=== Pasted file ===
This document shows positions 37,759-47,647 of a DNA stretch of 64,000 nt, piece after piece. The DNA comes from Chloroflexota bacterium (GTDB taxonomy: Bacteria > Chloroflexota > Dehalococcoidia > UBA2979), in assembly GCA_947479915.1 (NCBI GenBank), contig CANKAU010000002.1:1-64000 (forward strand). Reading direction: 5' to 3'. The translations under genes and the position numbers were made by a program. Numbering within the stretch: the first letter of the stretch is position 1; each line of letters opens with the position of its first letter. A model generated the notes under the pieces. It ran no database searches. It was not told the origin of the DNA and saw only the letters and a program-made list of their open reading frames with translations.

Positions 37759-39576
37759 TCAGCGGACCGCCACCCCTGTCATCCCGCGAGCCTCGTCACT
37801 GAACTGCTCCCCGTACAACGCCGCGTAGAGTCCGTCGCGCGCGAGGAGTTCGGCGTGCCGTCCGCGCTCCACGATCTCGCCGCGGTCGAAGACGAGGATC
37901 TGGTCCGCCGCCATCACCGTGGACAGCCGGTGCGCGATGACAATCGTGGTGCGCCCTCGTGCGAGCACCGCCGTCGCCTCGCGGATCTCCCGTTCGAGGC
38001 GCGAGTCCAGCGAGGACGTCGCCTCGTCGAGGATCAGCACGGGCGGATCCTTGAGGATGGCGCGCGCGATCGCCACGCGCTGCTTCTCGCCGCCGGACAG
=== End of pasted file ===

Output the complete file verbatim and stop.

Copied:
This document shows positions 37,759-47,647 of a DNA stretch of 64,000 nt, piece after piece. The DNA comes from Chloroflexota bacterium (GTDB taxonomy: Bacteria > Chloroflexota > Dehalococcoidia > UBA2979), in assembly GCA_947479915.1 (NCBI GenBank), contig CANKAU010000002.1:1-64000 (forward strand). Reading direction: 5' to 3'. The translations under genes and the position numbers were made by a program. Numbering within the stretch: the first letter of the stretch is position 1; each line of letters opens with the position of its first letter. A model generated the notes under the pieces. It ran no database searches. It was not told the origin of the DNA and saw only the letters and a program-made list of their open reading frames with translations.

Positions 37759-39576
37759 TCAGCGGACCGCCACCCCTGTCATCCCGCGAGCCTCGTCACT
37801 GAACTGCTCCCCGTACAACGCCGCGTAGAGTCCGTCGCGCGCGAGGAGTTCGGCGTGCCGTCCGCGCTCCACGATCTCGCCGCGGTCGAAGACGAGGATC
37901 TGGTCCGCCGCCATCACCGTGGACAGCCGGTGCGCGATGACAATCGTGGTGCGCCCTCGTGCGAGCACCGCCGTCGCCTCGCGGATCTCCCGTTCGAGGC
38001 GCGAGTCCAGCGAGGACGTCGCCTCGTCGAGGATCAGCACGGGCGGATCCTTGAGGATGGCGCGCGCGATCGCCACGCGCTGCTTCTCGCCGCCGGACAG